All sorts of radical things are now being done, because at this rate they'll all be wiped out in less than a decade. Conservationists are putting tiny microchips embedded in horns. Some are injecting poison in rhino horns, which is harmless to the rhinos but which would be deadly to anyone consuming grounded up rhino horns.

I say just fire warning shots at poachers, and then actually fire at them if they don't turn away.

http://video.msnbc.msn.com/nightly-news/46486802/#46490990

Now I know people may say, of all the problems of the planet going on, who cares about rhinos? Well, if the poachers had their way, they'd kill not just all the rhinos but all the elephants. Maybe even tigers, lions...already the Serengetti is being threatened. It'd be like the dinosaurs, where a wide cross section of African natural wildlife is merely an artifact of the past.

It's bad enough we have the government of China destroying every chase of ancient Buddhist monasteries and giant statues to get at minerals in Afghanistan, or big oil continuing to destroy vital eco systems. But we have this insidious black market going for broke in trying to wipe out one of the most iconic animals on the planet.


I knew you'd be able to shove a conspiracy theory into this practice too. Have you not accepted by now that capitalism involves dicks doing any s**t for profit?


That's exactly what I'm talking about: greed. I was in error in believing local African culture was fueling this, which I had erroneously read. It seems to be mostly Asian black market which makes even a graham of ground up rhino horn innnnsanely expensive beyond belief.

I simply was talking about reports of Chinese scientists since 2008 have been demanding Rhino tusks and alleged rhino horn for arms deals between Zimbabwe and China.


The recent surge (tracked by TRAFFIC) comes mainly from Vietnam because of some asswipe high ranking official who claimed he cured his own cancer with rhino horn. It has invaded the thoughts of even western trained/educated doctors, bankers, and teachers. It isn't just some underground stupidity; it is everywhere and at all levels and that is the most disturbing part of it. The wash of ignorance that will kill off an entire evolutionary line with 0 evidence.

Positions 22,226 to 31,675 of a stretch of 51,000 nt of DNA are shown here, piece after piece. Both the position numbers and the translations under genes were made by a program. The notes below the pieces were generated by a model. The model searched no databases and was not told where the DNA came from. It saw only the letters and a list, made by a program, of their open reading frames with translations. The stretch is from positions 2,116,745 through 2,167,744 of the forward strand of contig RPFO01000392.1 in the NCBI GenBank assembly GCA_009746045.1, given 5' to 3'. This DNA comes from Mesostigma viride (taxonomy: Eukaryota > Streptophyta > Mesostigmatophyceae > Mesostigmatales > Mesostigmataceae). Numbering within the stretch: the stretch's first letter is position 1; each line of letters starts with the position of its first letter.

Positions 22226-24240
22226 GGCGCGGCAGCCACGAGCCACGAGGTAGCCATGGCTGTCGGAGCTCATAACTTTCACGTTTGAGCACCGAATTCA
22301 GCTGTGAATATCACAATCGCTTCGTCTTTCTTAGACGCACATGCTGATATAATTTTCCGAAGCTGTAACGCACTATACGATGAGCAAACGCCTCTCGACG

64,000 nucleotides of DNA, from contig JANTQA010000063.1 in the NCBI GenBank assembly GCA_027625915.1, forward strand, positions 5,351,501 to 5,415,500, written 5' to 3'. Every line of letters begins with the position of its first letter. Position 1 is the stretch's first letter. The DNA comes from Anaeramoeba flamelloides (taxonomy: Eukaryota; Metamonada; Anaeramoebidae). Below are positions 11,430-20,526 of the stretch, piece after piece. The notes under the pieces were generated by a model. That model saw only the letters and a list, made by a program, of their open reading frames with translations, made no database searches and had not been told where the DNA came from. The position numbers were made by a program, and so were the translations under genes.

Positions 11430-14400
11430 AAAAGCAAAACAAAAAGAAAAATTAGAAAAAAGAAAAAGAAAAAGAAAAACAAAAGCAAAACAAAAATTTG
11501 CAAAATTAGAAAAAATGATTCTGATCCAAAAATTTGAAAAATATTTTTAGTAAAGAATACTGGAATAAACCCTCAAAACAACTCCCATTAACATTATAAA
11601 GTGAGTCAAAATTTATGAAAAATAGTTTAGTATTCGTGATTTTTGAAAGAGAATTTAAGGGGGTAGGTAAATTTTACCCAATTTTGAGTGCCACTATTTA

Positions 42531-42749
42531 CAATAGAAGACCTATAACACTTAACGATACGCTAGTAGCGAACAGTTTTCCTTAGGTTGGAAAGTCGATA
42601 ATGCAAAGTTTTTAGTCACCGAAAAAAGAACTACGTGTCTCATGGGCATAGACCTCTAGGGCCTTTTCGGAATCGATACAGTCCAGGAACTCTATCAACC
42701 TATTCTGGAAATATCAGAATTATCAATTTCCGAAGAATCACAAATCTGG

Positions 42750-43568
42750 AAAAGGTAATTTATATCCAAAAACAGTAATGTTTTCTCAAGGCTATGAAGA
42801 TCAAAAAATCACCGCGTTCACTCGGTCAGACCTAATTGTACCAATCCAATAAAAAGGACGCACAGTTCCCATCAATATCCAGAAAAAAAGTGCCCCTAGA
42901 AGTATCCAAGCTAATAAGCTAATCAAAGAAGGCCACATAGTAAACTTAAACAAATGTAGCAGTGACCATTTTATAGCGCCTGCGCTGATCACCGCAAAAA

Prices are now double that of gold and cocaine and can range from 33-133$/gram. Obviously larger crime syndicates, as opposed to loan starving poachers, are now the ones running the rhino killing operations. Yemen had previously forbidden rhino dagger hilts and China had banned rhino in medicine.

Since 2006 authorities have only shot 22 poachers, while 1,000 rhinos have been lost. This may not sound like much but in 2007 there were only about 4k black and 17k white rhinos around. 2 subspecies have been declared extinct as of 2011, The Javan in Vietnam and the Western black rhino in Africa.

Main Article from NatGeo Talks about an Iraq vet protecting rhinos, the trade shifts over time and on the ground views from the Vietnamese.

Quote:
JOHN HUME BELIEVES no rhinos need to die to supply all the rhino horn the Vietnamese desire. The 69-year-old entrepreneur, who made a fortune in hotels and taxis before turning to game farming, has amassed one of the largest privately owned rhino herds in the world. Currently he has more than 700 white and black rhinos on two farms in South Africa and wants more.

"We take wool from sheep, why not horn from rhinos?" he asks one afternoon, sitting in the office of one of his farms as an albino parrot named Sebastian nuzzles his ear. "If you cut the horn about three inches above its base, it will grow back in two years. That means there is a never ending supply of rhino horn if we're smart enough to keep the bloody animals alive."

As our conversation continues, Hume becomes increasingly agitated. A Vietnamese hunter would happily dart the animal, take the horns, and let it live, he thunders. "But South African law requires the hunter to kill the rhino to export the horn as a trophy." He shakes his head at the illogic.

(Why this won't work for elephants): When an elephant's tusk is severed, the nerve inside can become infected, killing the animal. Also, darting an elephant is much more dangerous than darting a rhino, because of its greater size and the protectiveness of its herd.

Some of the resistance, he fears, is a cultural disconnect. "We basically are telling the Vietnamese that it is fine to kill an animal because our tradition of cutting a rhino's head off and putting it on a wall as a decoration is acceptable, but your tradition of cutting off its horn to use for medicine is abominable."


Additionally, rhinos and renewable energy